Le Artiste (12)

Le Artiste

for Donald

At the age of five
I ceased to be afraid of monsters under my bed

At the old house
My Uncle Donald, an artist,
Chased my brother and I for hours
It was a game
Laughter bubbled from our throats and
Bounced off the walls of our room and
Made a home under our beds

We fought with pillows
And hid
And sought

That weekend, you left us
And because I was five
I remember precious little

The deliciousness of not-real fear
Your shiny brown skin
Your wide and toothy smile
You seemed so tall
So invincible at seventeen

Your paintings still hang in the dining room

My mom, your heartbroken sister,
Remembers much more than I
I wish now that you and I could talk about art and
Bond over the capricious nature of the creative process
We would understand each other

I am grateful, Uncle

Because of you
I still believe that Laughter,
Not Monsters,
Lives under my bed

And I am brave


(c) Davita Joie 2016

Premonition (11)


for Grandpa Eddie

Grandpa’s gut was tingly and hot and it had nothing to do with his wife’s cooking

He knew, the way the ancestors knew,
When the slave traders were on the coast, moving in silence,
That his oldest daughter was in danger

Her voice didn’t sound right that last time
She worried about a
Strange Man hanging around the bus station where she worked

Following her with his eyes

She was beautiful

First of her name, neé Rose Etta
After her grandmother, of the House Westbrook

His ears burned, panic slithered up his spine

He could feel it
His bones never lied

He paced the floor in front of the window
Other babies on the couch, face lit by candlelight due to the raging storm
The ten year old watched him with worried eyes and wrinkled brow

He always had the car serviced before a trip
She was oiled and full of gas, ready to gobble the highway between
Holyoke and Albany
As soon as the golfball-sized hail stopped
Pummeling every in its path

The vise around his heart kept tightening
The more he thought of the first of his seven girls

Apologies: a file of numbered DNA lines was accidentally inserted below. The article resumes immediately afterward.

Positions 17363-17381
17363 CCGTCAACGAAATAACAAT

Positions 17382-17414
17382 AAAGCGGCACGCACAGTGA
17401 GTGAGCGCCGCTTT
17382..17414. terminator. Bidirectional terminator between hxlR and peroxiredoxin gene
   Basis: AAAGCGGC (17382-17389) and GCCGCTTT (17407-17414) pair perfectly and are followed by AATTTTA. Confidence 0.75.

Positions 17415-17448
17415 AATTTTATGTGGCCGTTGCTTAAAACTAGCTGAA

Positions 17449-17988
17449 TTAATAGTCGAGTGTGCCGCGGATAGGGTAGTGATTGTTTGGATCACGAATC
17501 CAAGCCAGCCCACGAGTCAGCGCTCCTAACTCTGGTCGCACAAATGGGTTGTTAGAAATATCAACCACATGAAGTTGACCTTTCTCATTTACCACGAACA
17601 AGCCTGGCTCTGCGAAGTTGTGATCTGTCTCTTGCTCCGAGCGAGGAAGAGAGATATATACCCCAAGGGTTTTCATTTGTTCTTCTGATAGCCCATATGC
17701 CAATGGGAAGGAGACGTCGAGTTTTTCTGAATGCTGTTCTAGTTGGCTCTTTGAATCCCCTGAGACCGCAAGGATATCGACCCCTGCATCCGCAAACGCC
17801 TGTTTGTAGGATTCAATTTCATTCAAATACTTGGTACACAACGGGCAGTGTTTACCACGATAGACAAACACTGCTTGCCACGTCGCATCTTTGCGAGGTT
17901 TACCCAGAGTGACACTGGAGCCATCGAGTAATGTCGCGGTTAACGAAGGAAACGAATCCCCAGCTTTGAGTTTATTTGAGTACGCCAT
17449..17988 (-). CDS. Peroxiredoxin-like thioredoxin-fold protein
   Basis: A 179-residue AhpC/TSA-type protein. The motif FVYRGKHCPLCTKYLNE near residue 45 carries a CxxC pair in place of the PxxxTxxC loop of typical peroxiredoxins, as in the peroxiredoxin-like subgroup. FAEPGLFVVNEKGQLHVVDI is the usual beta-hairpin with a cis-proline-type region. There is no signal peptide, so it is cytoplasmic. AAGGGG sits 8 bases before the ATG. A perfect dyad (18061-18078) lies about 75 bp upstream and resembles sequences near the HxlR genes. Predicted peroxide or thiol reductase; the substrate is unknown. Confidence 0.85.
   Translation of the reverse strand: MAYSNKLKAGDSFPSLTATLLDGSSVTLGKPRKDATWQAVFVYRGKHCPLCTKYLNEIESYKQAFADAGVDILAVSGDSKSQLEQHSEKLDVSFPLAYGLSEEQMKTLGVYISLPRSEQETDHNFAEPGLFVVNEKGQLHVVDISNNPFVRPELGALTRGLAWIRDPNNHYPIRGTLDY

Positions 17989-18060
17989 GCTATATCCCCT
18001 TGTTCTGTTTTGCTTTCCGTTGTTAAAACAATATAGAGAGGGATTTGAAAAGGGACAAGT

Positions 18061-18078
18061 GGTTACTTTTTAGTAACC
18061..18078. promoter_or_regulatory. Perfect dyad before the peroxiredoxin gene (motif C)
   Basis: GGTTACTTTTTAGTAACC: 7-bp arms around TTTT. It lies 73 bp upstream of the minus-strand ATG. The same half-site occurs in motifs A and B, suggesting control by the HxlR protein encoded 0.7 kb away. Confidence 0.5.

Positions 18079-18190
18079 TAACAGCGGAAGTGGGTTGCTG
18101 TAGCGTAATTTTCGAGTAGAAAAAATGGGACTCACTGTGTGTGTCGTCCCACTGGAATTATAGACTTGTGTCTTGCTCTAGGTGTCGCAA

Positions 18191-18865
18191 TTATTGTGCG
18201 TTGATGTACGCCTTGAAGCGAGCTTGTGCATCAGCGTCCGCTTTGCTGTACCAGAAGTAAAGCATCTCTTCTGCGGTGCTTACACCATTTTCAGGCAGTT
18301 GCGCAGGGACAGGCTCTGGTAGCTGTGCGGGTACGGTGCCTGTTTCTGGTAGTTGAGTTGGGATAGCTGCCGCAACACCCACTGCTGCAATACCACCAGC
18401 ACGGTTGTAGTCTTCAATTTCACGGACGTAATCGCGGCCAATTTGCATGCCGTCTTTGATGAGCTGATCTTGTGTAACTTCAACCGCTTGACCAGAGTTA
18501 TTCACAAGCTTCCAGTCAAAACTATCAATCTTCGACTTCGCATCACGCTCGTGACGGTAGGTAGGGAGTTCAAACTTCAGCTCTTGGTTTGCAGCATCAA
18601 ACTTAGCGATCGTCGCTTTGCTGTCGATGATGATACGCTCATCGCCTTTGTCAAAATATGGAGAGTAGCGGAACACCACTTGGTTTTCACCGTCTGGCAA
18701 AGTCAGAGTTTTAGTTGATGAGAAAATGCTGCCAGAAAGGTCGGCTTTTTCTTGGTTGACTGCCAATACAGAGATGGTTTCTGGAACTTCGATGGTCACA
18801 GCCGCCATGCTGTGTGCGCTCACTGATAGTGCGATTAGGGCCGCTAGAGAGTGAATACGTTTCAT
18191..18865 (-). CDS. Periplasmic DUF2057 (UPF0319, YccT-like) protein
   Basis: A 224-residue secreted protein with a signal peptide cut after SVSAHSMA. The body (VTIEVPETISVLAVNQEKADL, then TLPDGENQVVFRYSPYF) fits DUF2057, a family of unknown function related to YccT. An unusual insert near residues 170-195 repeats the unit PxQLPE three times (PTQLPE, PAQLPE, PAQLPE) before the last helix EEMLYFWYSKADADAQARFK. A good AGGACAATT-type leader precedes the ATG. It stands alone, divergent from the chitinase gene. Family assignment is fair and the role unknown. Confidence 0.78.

The more he heard her voice, yelling for him down a long corridor
Daddy! Daddy!

His heart nearly stopped beating.

He wrote a letter instead, to free his heart from all he was feeling.
In his sharecropper’s hand, he put his soul on that paper
All his concerns, his fatherly promises

The letter was returned, eventually

After the troopers came to the back door.
After the screams.
After the burial of his murdered girl, beloved Pie

When the letter came back, stamped ‘undeliverable’,
The finality of it settled in the grooves around his face
Replacing the laugh lines
Wrinkled by hot sun and hot grief

He was never the same

His heart was shattered
Not like shards of glass but
Ground into a diamond-dust powder
Razor sharp, shimmery

Cluck (10)


For Uncle Clarence

Uncle, remember the boy next door
The summer we came to visit?
The Jamaican boy with the cocoa-brown skin
And the ocean blue eyes
He took that ten speed everywhere, too fast
I was only nine years old but he introduced me to yearning and danger
You lived in Buffalo then

Uncle, remember the trip to New York
Before our flight to Germany? Stories of your youth –
Prostitutes and junkies on the streets, all very seedy
Reminded me of my favorite,
Starsky and Hutch
Preferred the televised version to the
Stench of the live
You saw the fear in my eyes and promised I was safe
I was eleven.

Uncle, do you remember that you gave me permission to move to California? You vowed to look out for my mother.
You didn’t like the idea of me being so far away but you
Promised when the Big One hit, you would come and rescue me
All I had to do was find a floating piece of land, and hold on.
Somehow I knew, this was no empty promise. I loved that you called us all
Your sisters
Your nieces

I’m sorry you were alone at the end, Uncle
You moved the pot off the fire
Even then, thinking of others before yourself

You sat down on the couch, as if to nap
Never to awaken
Except in my dreams
Where I hear your deep, soothing voice saying
Lovey, you’re safe.
I am here.
I’ll always remember your birthday
You’re always in my prayers
Hold on tight

(c) Davita Joie 2016

Naked (9)


It was the morning train
I missed the earlier one
By Providence or Luck
I do not know

Gray, weeping skies
Dreary start

Young couple, modestly and discreetly
Entwined at the hand
Whispering everything and

He leans in, kisses her forehead
She, with eyes closed, sighs deeply
His finger strokes her cheek

I am suddenly shy and overcome
I did not choose this keyhole yet
I am intruding, unintentionally
Witness to unmistakable tenderness

And I cannot turn away from its seductive pull